Ken Underwood of Owings never met his father, but through a string of unlikely coincidences, he and his son have a connection with the late Kenneth Harry Underwood, after spending decades and traveling thousands of miles to piece together his story.

Kenneth Harry Underwood was determined to be a pilot. Right out of high school in Topeka, Kan., he wanted to be a war pilot, but his eyes weren’t good enough. His son said in a recent interview that he ate carrots to try and improve his eyesight and kept on applying. Persistence paid off, and he was accepted, although his son, Ken, said he thinks so many pilots were lost by that time, they needed more and eased up on the requirements.

Kenneth Harry Underwood died May 18, 1944, in a plane crash as an Army Air Corps pilot. His wife, Alice, was seven and a half months pregnant with their son, Ken. Kenneth wrote two letters to his wife the night before he was killed. When Alice got the telegram with the news that her husband was killed, she wasn’t surprised, because she had a dream the night before that the sky opened up and she saw her husband smiling. The telegram stated a letter would follow, but there was no letter, no flag, no funeral and no closure.

Alice never talked to her son about his father and she didn’t know anything about the circumstances surrounding her husband’s death other than it was an airplane crash in Bury St. Edmonds, England. But in 1985, she and her son attended a reunion of the 55th fighter group at the Air Force Academy. Ken Underwood walked around asking if anyone knew his father and got no leads, until someone overheard him talking about his father.

A “small fellow” told Ken Underwood, “I was your father’s crew chief.”

The “small fellow” was Sgt. Don Maloney, who began telling stories about Kenneth Harry Underwood.

“I was laughing and crying at the same time. I had never heard someone talk about my father as a fighter pilot,” Ken said. During the reunion, he met two others who knew his father, including Col. Jack Jenkins. Kenneth Harry Underwood was Jenkins’ wingman. Jenkins told Ken that he looked like his father, which he had never heard before.

It didn’t end there. Alice told her son that Bert Shepard was her husband’s squadron mate. Shepard was a baseball player after the war. Ken didn’t know how to get in touch with him, but met him at an airshow in 1987 in California. Someone was flying a P-38 Lightning, which Kenneth Underwood flew in the war. Ken told the person sitting next to him about it. The man next to him also flew one. The two got talking, and it turned out the other man was Shepard. Shepard was shot down three days after Kenneth Underwood died, lost his leg and pitched for the Washington Senators after the war.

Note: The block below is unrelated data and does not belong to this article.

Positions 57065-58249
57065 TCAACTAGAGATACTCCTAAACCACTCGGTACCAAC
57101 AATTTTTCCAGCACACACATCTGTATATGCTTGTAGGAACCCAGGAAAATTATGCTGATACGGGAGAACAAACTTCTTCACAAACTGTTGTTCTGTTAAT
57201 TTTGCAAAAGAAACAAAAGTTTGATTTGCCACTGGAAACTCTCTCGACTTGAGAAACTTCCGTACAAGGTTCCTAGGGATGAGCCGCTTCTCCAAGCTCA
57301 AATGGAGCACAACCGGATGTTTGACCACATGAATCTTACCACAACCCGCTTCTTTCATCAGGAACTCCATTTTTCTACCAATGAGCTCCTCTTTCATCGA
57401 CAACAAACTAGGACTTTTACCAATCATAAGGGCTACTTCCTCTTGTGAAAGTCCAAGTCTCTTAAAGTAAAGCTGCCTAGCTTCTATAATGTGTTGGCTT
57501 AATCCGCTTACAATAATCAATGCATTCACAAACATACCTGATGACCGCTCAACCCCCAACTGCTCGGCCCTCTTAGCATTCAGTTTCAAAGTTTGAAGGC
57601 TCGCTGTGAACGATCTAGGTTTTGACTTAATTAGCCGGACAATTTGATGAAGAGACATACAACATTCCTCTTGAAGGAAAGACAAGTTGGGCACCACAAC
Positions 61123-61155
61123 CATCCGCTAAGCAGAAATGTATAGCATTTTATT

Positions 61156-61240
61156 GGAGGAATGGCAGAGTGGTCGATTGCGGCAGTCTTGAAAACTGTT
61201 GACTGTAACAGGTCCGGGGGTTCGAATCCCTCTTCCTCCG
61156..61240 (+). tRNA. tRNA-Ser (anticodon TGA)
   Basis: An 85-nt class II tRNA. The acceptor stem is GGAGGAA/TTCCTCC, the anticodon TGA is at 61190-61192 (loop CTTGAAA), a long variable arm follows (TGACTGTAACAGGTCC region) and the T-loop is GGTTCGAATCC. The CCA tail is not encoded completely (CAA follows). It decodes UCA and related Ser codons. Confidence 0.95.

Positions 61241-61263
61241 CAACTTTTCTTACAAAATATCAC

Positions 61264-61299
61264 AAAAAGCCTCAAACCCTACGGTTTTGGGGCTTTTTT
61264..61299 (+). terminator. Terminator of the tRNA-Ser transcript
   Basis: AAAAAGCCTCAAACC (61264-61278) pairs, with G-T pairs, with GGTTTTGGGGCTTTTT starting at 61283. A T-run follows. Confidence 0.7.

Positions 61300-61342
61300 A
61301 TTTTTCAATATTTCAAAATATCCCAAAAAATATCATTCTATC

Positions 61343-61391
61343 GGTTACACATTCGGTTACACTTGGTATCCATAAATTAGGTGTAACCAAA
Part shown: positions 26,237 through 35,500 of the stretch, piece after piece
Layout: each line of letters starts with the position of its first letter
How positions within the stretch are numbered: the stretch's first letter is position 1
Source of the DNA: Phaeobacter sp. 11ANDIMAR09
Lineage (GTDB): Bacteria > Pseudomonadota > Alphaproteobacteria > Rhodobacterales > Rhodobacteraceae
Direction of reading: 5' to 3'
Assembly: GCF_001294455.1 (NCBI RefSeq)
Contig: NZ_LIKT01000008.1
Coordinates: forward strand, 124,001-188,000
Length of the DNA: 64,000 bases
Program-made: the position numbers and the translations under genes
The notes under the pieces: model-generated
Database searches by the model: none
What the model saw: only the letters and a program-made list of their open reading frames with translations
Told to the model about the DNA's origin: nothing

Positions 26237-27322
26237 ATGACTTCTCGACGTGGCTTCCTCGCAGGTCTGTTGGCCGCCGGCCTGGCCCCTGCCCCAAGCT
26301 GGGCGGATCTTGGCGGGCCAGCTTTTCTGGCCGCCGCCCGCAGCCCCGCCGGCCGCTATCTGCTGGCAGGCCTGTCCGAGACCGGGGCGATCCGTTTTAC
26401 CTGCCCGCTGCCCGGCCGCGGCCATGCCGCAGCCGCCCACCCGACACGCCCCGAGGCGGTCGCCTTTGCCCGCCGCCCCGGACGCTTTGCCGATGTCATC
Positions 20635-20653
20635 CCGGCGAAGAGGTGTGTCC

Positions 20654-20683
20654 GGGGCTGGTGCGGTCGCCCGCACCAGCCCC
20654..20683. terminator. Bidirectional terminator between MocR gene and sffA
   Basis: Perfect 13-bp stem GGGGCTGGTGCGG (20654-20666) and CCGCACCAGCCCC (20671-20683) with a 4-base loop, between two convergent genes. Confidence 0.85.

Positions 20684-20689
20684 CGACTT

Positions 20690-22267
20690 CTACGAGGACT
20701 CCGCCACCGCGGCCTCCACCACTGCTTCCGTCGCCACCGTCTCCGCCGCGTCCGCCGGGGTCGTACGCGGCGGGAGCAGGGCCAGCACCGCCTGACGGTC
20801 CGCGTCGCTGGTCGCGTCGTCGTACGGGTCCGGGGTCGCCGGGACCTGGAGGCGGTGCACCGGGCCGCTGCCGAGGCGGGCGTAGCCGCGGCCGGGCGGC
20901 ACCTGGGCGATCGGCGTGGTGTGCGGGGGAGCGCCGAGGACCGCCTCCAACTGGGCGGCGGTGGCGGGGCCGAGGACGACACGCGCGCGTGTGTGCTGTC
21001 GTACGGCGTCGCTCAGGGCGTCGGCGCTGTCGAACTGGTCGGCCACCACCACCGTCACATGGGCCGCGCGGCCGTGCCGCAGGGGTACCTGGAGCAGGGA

Shepard advised Ken to write to the Air Force for an accident report, which he received in 1988. The cause of the accident was blacked out, but in the report were pictures of the crash site.

“You could see the plane in a thousand pieces,” Ken said. The emergency landing was into a bunch of trees and all of the trees burned away, except for one.

Shepard also told Ken the plane crashed near where the 94th bomb group was stationed and told him to write to the group, as it published a newsletter. So he wrote, and in 1992, he received a letter from Brian Tyson in Canada. Tyson wrote that he would lie in the fields and watch the fights. As he was walking home one day, he saw a P-38 Lightning and the pilot ejected his canopy. He saw the plane go over the trees and smoke came up. Tyson got on a bicycle and rode over to the crash site. By the time he got there, the pilot was gone. Tyson just assumed he survived.

Ken said the incident Tyson saw had to have been his father because there were no other P-38 crashes in that area. Tyson also said his brother still had a piece of the airplane.

“The next thing I know, I’m on my way to England,” Ken said.

So he went to England in 1992 and got the plane piece. A local newspaper sent a reporter and photographer with him to the crash site. There, he met a farmer who owned the farmhouse on the crash site. The only tree that wasn’t burned because of the crash was still standing, decades later, with the bark burned off.

The farmer was there the day of the crash. Ken said the farmer told him they couldn’t help his father and ammunition and bombs were everywhere. The farmer had been looking in his fields for pieces of the crash for the last 48 years and couldn’t find anything, yet when Ken visited, as they were walking, they found a piece of the plane on the ground.

Ken went to England again in 1997, this time taking his 4-year-old and 2-year old with him. A TV station went along this time. He walked around and heard his name being called. The group waved for him to come to the tree. There, the farmer showed Underwood the remainder of his father’s flying boot, which had been lying on the ground even though the farmer continued to look for remnants of the crash in the five years since Ken had last visited.

The story lives on, through a plethora of memorabilia collected from Ken’s research about his father, and Ken’s son, Harryson, is in the U.S. Air Force, training at Vance Air Force Base. Harryson’s due date was April 16, the same day his grandfather died in the plane crash. Harryson graduated from Northern High School in 2011 and said there never really was a moment where he decided to join the Air Force.

“It’s what I wanted to do as long as I can remember,” he said, stating that his grandfather had the same drive to achieve his dream.

Harryson plans to wear the same wings his grandfather wore upon his graduation.

Twitter: @CalRecSARAH